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U.S. DEPARTMENT OF THE INTERIOR

BUREAU OF LAND MANAGEMENT

Oregon / Washington

Prineville Overview

Prineville District Locator Map

Prineville Office
3050 N.E. 3rd Street Prineville, OR 97754  (541) 416-6700
Email: Prineville

Overview

The Prineville District consists of over 1.65 million acres of public lands. These lands are scattered throughout central Oregon, south from The Dalles to the high desert, west to Sisters, and east to the Grant/Harney County line. The Crooked, Deschutes, White, and John Day Rivers make up over 385 miles of wild and scenic river in the District. Riparian improvement, grazing management, and steelhead and salmon habitat improvement are some of the primary management emphases.

Recreation opportunities abound from rock hounding to bass fishing. The Historic Oregon Trail can be witnessed by remnants of wagon ruts, tree scars, and other evidence in many areas of the District. The District office is located on the east end of the city of Prineville and is staffed with an energetic and knowledgeable staff prepared to help you with your area of interest.

Attractions & Recreation Opportunities

Recreation opportunities abound from rock hounding to bass fishing. The Historic Oregon Trail can be witnessed by remnants of wagon ruts, tree scars, and other evidence in many areas of the District. The District office is located on the east end of the city of Prineville and is staffed with an energetic and knowledgeable staff prepared to help you with your area of interest.

rafters on the Lower Deschutes River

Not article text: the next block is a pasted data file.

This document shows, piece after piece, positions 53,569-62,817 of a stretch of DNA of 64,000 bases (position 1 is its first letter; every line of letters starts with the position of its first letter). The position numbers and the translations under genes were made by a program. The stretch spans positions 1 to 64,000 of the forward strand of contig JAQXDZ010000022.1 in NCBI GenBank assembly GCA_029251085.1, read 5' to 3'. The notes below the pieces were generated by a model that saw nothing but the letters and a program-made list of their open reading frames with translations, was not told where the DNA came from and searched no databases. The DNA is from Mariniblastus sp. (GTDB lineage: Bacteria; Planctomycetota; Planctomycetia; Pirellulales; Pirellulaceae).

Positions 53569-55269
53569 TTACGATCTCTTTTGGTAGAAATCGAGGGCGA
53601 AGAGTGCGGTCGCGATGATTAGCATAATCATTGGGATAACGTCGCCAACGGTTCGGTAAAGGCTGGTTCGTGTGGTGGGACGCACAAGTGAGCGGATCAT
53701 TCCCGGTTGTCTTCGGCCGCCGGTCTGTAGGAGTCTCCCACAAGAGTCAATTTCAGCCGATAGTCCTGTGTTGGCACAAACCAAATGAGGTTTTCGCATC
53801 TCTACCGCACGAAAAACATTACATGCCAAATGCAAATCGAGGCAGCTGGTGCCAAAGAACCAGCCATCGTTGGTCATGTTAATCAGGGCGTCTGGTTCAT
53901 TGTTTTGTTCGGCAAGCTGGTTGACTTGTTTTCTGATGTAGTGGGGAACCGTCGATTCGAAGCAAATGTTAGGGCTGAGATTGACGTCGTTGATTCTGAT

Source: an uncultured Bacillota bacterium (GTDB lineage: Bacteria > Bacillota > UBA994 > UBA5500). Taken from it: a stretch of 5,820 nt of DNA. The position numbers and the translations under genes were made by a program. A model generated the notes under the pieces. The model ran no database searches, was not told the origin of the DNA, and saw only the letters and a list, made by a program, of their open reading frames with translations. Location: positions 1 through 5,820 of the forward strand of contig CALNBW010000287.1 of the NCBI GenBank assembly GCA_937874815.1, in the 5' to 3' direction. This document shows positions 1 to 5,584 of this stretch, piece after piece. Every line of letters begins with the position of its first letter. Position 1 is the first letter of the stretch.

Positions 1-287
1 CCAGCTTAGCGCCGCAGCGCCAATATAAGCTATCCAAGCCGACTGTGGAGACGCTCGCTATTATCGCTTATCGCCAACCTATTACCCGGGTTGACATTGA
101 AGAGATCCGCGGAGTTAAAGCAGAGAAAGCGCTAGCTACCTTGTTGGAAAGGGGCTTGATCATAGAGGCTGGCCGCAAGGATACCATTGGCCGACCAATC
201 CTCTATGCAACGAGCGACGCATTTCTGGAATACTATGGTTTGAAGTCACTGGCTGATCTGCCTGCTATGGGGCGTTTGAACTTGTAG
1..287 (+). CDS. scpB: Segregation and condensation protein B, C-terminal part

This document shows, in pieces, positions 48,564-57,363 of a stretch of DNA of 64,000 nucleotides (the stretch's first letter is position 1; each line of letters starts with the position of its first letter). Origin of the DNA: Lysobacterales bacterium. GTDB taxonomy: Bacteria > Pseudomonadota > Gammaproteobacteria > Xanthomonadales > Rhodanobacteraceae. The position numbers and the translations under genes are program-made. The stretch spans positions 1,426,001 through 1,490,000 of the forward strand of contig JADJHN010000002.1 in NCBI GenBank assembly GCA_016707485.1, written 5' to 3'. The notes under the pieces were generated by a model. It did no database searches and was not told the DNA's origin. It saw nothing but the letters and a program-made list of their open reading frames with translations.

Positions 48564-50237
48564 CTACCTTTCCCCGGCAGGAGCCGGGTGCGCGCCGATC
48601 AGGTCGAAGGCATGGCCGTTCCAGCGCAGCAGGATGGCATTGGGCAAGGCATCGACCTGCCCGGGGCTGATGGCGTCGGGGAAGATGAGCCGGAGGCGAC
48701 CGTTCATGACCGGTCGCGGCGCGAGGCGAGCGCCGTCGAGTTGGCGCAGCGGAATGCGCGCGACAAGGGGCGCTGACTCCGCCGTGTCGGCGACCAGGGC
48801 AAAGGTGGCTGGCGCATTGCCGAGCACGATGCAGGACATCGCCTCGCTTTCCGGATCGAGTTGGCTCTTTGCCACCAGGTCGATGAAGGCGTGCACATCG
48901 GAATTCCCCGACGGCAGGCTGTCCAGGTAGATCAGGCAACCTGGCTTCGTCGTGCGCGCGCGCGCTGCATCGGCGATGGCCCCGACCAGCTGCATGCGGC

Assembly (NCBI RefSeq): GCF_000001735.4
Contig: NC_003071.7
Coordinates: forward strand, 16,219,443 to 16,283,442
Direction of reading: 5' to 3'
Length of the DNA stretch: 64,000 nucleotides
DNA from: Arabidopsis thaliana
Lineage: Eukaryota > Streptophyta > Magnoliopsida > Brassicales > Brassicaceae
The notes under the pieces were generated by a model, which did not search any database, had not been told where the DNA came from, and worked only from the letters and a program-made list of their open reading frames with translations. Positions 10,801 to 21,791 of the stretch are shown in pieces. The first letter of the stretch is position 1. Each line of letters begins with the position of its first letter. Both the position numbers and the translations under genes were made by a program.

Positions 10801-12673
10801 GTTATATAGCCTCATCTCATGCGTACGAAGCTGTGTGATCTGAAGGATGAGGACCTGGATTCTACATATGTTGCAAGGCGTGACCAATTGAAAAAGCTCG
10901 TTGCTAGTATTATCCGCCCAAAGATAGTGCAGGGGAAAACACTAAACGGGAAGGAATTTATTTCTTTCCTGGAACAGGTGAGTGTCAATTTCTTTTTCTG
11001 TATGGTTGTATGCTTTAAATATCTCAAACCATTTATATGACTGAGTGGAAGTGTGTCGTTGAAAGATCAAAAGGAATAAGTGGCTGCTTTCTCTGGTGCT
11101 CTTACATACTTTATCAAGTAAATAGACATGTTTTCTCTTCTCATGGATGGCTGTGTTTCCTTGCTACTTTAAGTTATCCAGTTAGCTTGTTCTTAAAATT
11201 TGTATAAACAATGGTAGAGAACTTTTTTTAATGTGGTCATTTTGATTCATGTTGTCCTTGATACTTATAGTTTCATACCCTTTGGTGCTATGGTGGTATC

Lower Deschutes River

The Lower Deschutes River is an increasingly popular river for all kinds of recreationists. Thousands of people visit each year to enjoy its incredible fishing, exciting whitewater, and beautiful scenery. The river offers a variety of opportunities for both day and overnight trips. The most popular types of recreation include fishing, hunting, boating, mountain biking, and hiking.

View along the John Day River

John Day River

The John Day River basin drains nearly 8,100 square miles of central and northeast Oregon. It is one of our nationís longest free-flowing river systems. Elevations range from 265 feet at the confluence with the Columbia River to over 9,000 feet at the headwaters in the Strawberry Mountain Range.

Recreation opportunities include hunting, fishing, sightseeing, horseback riding, hiking, snowmobiling, skiing, camping, and whitewater rafting.

Detailed Map

To better visualize the extent of our District and the public lands we manage, look at this detailed map that shows major public lands, major roads and the boundary of both our District and Resource Areas.